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The Independent Culture
Beloved Emma: The Life of Emma, Lady Hamilton by Flora Fraser, Papermac £9.99. Had Emma Hamilton been merely a flighty young May to Sir William's crabbed old January, her affair with Nelson would hardly have entered legend (and the Music Halls) a s firmly as it did. This enjoyable biography, which surprisingly took nine years to be paperbacked, shows her otherwise: the one-time prostitute who became a style queen, model of fashionable painters, admired singer, linguist, de facto diplomat and a figure tobe reckoned with. Although Nelson was overtly besotted by her, Emma's attitude to him seems to have been a little calculated: ``a good deal of caressing verbiage, some cutting-up of his meat and very few physical attentions. Occasionally she took his good arm.''

8 Life After Life by Tony Parker, HarperCollins £5.99. ``Not much to say that's new is there? Prison yesterday, last month, last year...'' But Tony Parker finds these 10 male and three female lifers with plenty to say and their words, transcribed and edited from his skilfully conducted interviews, are gripping, enlightening, frightening and fearfully sad. Few have much insight into their crimes, but the way in which facts are stated carry their own weight and meaning. ``Unfortunately I then ended her life by smothering her with a pillow,'' says a man who killed his two daughters after his wife left them.

``I caused his life to come to an end'' is how another, who battered his son to death, puts it.

8 Griffr by Christopher Meredith, Seren £5.95. This is the fictional life (as told by himself) of a medieval Welsh poet. There is plenty of authentic mead drunkenness, archers splitting trees and tribal skirmishing, yet Meredith's language is fresh and avoids empty medievalisms. He has his people striking not smiting and screwing not swiving, and so his Middle Ages also manage to be universal. Echoes of our own time are not forced down the throat, though, but lie implicit in the story, as when the poet's comforting belief (or illusion) is ``to articulate chaos, desolation, can be to subdue it'' and it is the same today. Writers are too often tempted to write about writing, and it rarely comes off. Meredith has found a way which does.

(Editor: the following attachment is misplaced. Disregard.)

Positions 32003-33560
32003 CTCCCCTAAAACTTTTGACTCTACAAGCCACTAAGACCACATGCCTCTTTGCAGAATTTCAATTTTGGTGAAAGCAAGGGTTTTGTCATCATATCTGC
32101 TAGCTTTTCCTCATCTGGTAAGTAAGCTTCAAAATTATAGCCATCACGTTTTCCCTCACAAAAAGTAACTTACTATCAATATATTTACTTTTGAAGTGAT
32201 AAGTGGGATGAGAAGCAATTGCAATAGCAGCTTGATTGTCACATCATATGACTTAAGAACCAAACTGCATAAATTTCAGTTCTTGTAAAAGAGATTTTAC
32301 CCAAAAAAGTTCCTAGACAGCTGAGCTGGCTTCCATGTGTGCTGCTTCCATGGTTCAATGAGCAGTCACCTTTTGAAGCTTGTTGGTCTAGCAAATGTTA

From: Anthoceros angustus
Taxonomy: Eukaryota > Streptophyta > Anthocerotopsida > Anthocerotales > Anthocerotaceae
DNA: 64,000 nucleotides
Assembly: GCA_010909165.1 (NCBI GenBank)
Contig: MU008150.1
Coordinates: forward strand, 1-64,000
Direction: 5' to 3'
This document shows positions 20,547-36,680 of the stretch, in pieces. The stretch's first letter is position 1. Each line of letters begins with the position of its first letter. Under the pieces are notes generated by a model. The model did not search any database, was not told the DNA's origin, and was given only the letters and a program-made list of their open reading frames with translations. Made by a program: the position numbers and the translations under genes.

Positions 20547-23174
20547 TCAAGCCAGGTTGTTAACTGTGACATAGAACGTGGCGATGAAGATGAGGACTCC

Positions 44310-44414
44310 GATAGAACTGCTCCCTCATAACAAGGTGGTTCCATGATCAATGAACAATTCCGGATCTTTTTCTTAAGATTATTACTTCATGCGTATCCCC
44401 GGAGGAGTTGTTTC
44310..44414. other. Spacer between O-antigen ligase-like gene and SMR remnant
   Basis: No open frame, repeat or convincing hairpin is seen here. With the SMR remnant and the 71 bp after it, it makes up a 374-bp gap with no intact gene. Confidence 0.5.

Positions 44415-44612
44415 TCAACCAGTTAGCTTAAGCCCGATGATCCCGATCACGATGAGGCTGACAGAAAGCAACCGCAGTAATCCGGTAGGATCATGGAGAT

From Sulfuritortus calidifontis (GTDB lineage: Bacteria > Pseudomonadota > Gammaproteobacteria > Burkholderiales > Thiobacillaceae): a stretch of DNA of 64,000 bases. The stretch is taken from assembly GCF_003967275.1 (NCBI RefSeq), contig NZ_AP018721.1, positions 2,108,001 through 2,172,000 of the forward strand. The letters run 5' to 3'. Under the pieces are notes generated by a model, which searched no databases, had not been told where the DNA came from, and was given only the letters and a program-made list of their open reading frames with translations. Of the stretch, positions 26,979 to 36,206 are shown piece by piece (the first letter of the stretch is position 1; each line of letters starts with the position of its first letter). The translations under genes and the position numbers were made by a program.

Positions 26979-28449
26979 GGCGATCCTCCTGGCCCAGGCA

8 Rock Odyssey: A Chronicle of the Sixties by Ian Whitcomb, Limelight Editions £13.50. Whitcomb, a Surrey-born student and Mick Jagger lookalike, joined the British music invasion of America in the mid-60s, reaching number 8 with a jokey slice of vinyl called "You Turn Me On". A year later he ``couldn't even get arrested''. A ``golden oldie at 25'', he was a one-hit wonder with nothing to look forward to but his History Finals. This, in an imported American edition, is his rock autobiography,

a blend of music history and personal reminiscence which is very acute, funny and sometimes surreal. He discusses the philosopher Locke with Sam the Sham, the novels of Trollope with Jagger, surfing with the parents of the Beach Boys, Life with Sonny Bono, and recalls along the way many great and not-so-great names of British pop (Davie Allen and the Arrows, Pinkerton's Assorted Colours, Tommy Quickly - remember these?). If you still hanker after the days when record shops filed stock under ``Liverpool'', ``Manchester'' and ``Birmingham'', this book will take you there.

8 A Very Long Engagement by Sebastien Japrisot, trs Linda Coverdale, Flamingo £5.99. In the winter of 1917 five French poilus are sentenced to death for cowardice, but the manner of their execution is peculiar indeed. With hands bound, they are brought to the front line and tossed into No Man's Land, to take their chances with the Boche snipers. Two years on Mathilde, the fiancee of one of the condemned, sets out to discover the truth of this grotesque event. The result is a detective novel which effortlessly bursts the boundaries of the genre, and Mathilde's dogged search, told through documents, letters and interviews, in matter-of-fact style, is all the more moving for that.

8 Where or When by Anita Shreve, Abacus £6.99. In the '50s, when America herself was still a teen-ager, Charles Callaghan and Sian Richards were summer-camp lovers. Now Charles is a middle aged insurance salesman with an uncomprehending wife and the financial skids under him, while Sian is a published poet whose farmer-husband is himself staring into the void of bankruptcy. This novel tells of the reactivated love affair, but it failed to jerk many tears from me. I'm used to Americans expressing their middle-class angst in more lurid colours nowadays, and this is monochrome: a Brief Re-encounter. And the background - the hard times of the Reagan-Bush recession - seems a pallid correlative to the emotional impoverishment of the lead characters.

8 Deng Xiaoping and the Making of Modern China by Richard Evans, Penguin £7.99. To walk the aisles of Toys R Us is to wonder if anyone except Deng's China is making toys nowadays. Since 1980, China has become unrecognisable to any Beijing-watcher of the '70s. Growth averages 9% whilst trade has more than tripled. So what's to stop them some day producing everything on the planet? This short, well-informed biography shows the country's leader to have been ruthless in conflict, deci sive in victory and resilient in defeat. His communism was rooted not in the love of humanity but in nationalism. Many of his generation (including Mao) saw socialism and the purging of feudal society as the only means to confound European imperialists. With that done, Deng could safely switch ideologies and capitalism, once used so effectively to humble Imperial China, has now (suitably modified) become the weapon of choice against the West.

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